The founding Mercosur countries Friday suspended Venezuela from full membership of the free-trade bloc in view of its failure to adjust its domestic regulations to economic agreements and human rights and immigration guidelines and principles that are mandatory to all the other members.
The Argentine Foreign Ministry Friday issued a statement indicating that the ministers of Argentina, Brazil, Paraguay and Uruguay had informed the Nicolás Maduro administration that Venezuela had been stripped of its capacity to exercise those rights inherent to a member state of Mercosur.
Argentina, Brazil, Paraguay and Uruguay adopted the measure, which Caracas considered to be null since it had called for activation of the bloc's conflict resolution mechanism for aggression and harassment against its pro tempore presidency of the bloc. Venezuelan Foreign Minister Delcy Rodríguez claimed her country was still in full exercise of the bloc's pro-tempore presidency taken over by Caracas in August, when Uruguay's term ended. A collegiate presidency is said to be now effective until a new pro-tempore president takes over. A new meeting will be held Tuesday in Montevideo to outline the future of Mercosur without Venezuela, while Brazil judged that Caracas will not return to the bloc in the short term and Uruguay said the decision could be appealed.
Rodríguez insisted Venezuela would continue to take part in Mercosur activities with voice and vote rights in all meetings as a member State, because Venezuela does not recognize this illegal act based on the Law of the Forest of officials who are destroying the Mercosur, said the diplomat, who complained that certain media have spread the false notification of suspension, which does not exist, she added.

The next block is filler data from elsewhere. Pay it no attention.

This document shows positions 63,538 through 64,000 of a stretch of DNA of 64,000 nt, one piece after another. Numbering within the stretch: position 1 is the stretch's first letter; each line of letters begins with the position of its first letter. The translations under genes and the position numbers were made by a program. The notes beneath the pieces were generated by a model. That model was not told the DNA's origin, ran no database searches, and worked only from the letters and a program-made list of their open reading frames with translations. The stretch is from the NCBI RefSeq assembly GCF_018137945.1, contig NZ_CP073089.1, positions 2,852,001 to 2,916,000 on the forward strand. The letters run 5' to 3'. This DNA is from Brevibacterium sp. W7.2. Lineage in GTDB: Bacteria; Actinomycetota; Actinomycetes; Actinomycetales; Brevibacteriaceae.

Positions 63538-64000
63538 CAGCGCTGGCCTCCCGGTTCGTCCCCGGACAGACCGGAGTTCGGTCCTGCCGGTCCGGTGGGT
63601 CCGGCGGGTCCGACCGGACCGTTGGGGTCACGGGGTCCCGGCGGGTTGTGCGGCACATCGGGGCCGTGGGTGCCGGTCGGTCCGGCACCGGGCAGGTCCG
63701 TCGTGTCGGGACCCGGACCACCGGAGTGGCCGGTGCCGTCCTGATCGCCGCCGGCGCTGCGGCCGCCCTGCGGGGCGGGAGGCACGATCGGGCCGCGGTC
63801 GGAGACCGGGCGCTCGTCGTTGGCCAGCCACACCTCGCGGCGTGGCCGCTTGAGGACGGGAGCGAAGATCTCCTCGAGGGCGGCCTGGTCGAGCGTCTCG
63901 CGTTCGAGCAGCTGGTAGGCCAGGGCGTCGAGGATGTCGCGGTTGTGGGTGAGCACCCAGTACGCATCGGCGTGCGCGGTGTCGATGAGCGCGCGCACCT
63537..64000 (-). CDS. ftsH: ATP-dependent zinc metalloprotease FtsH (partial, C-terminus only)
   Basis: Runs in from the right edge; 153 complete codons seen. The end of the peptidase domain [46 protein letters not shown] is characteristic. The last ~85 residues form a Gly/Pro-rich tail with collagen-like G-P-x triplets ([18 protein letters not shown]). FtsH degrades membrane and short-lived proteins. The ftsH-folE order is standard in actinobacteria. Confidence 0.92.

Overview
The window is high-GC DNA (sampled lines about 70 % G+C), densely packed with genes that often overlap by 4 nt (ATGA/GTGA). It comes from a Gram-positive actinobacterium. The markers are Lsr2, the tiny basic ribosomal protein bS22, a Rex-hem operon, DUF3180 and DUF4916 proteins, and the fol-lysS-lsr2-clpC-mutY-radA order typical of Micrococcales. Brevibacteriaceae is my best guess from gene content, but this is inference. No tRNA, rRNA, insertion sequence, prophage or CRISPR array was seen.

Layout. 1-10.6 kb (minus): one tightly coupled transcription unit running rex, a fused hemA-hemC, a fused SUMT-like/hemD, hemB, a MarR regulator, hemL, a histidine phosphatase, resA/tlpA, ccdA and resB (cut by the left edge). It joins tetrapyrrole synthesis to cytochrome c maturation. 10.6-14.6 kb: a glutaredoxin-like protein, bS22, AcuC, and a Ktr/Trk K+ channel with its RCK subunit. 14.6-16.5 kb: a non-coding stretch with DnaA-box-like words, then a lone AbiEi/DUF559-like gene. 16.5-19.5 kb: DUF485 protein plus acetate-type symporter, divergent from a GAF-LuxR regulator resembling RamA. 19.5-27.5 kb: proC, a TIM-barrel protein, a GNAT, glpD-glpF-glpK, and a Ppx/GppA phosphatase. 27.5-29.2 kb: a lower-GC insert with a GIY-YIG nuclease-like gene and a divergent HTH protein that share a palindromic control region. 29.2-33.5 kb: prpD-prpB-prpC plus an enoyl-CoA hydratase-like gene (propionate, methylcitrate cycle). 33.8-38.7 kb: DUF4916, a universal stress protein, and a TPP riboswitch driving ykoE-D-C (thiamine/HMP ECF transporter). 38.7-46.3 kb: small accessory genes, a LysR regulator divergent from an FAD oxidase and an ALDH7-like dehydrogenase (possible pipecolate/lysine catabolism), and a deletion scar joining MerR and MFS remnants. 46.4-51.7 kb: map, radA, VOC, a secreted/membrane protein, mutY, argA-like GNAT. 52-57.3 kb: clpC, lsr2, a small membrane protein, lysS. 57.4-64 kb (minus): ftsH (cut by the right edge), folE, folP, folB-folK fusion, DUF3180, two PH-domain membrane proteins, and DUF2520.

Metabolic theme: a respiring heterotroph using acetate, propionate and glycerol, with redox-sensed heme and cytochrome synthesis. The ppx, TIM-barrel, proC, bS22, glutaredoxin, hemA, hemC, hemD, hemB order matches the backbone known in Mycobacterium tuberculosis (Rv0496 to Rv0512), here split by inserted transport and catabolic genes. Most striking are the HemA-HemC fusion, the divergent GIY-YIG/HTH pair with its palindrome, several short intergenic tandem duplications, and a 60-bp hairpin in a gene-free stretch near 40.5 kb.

Venezuela, a member of Mercosur since 2012, had until Friday to pass several internal resolutions of the bloc. Venezuela had four years to incorporate the current Mercosur regulations and was granted an additional term to honor its obligations, which ended on December 1, 2016, and the measure adopted will remain in force until the States Parties to the Treaty of Asunción agree with that country the conditions to restore the exercise of their rights as a State Party, the statement said.
In Brazil, Foreign Minister José Serra did not elaborate on the issue, but confirmed the measure: It had already been announced if it did not meet certain requirements, and it was, he said. Other Brazilian government sources warned that Venezuela's dismissal probably will not be reversed in the short term.